The New Jersey state Assembly passed a same-sex marriage bill February 16 on a 42-33 vote, following the state Senate’s earlier 24-16 approval of the legislation, setting up what Gov. Chris Christie (photo) has vowed will be a veto of the measure.
While no Republicans joined with Democrats in the Assembly to pass the legislation, on the Senate side two GOP lawmakers did vote in favor of homosexual marriage, and two Democrats voted against it. According to the New Jersey Star-Ledger, political observers predict that homosexual activists will have a difficult time garnering the nearly dozen additional votes they need to override Christie’s veto. They have until January 2014, when the legislative session ends, to do so.
Same-sex marriage proponents have been planning their strategy for ramming through homosexual marriage, realizing that Christie is unlikely to budge on the issue. “Today, the legislature has brought us to the promised land,” said Steven Goldstein of Garden State Equality after passage of the bill. “We know the governor won’t let us enter, but we finally behold the view of our dreams and we will never turn back.”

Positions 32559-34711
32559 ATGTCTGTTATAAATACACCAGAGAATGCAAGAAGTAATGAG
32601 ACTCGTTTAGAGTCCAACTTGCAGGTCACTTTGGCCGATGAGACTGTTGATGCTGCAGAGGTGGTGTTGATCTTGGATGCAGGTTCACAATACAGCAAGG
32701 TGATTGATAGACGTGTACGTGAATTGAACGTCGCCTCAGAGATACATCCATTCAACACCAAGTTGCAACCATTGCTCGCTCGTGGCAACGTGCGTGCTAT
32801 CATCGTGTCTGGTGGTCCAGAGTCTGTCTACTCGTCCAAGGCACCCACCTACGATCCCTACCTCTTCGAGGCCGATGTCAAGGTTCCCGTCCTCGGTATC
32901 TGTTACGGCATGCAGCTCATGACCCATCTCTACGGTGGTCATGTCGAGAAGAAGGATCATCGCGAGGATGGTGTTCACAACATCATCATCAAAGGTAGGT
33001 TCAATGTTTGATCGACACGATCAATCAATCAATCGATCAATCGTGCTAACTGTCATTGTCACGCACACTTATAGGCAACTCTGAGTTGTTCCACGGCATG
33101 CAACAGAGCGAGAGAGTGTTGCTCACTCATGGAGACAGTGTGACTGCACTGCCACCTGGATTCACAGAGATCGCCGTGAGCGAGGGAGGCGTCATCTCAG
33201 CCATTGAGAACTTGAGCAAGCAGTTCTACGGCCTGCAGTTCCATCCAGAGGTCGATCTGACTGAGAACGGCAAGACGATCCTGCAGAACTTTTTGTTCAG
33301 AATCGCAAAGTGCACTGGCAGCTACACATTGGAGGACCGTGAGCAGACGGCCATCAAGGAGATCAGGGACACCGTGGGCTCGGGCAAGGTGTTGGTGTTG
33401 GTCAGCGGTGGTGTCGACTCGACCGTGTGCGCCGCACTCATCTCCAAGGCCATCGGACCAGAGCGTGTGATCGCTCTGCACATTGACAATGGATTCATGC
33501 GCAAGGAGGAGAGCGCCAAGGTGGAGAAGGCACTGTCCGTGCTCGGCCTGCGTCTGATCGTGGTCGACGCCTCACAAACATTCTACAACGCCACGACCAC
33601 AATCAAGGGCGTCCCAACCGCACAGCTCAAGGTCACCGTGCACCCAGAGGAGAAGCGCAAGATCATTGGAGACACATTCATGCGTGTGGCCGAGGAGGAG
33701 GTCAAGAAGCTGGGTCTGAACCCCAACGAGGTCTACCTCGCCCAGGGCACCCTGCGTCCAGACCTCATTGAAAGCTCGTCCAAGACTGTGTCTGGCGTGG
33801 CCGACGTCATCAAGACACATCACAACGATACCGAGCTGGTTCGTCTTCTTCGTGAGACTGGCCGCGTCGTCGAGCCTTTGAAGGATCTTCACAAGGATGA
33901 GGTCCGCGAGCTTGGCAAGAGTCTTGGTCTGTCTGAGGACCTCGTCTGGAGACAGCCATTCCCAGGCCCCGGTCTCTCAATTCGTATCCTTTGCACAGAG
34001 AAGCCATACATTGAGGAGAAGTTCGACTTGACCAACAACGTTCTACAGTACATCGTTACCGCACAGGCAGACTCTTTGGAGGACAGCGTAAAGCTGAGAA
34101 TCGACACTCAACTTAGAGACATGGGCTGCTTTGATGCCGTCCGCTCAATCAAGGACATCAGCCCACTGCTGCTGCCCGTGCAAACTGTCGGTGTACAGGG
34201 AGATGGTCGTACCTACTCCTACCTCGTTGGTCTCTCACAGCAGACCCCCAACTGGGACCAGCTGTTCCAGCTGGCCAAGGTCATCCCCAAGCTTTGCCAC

Democrat Reed Gusciora, the openly homosexual lawmaker who sponsored the bill in the Assembly, was optimistic that proponents could ultimately overcome the veto. “We do have two years,” he told the Washington Post. “We changed a lot of views in the last couple of weeks. Give us two years and we’re going to change a heck of a lot more.”
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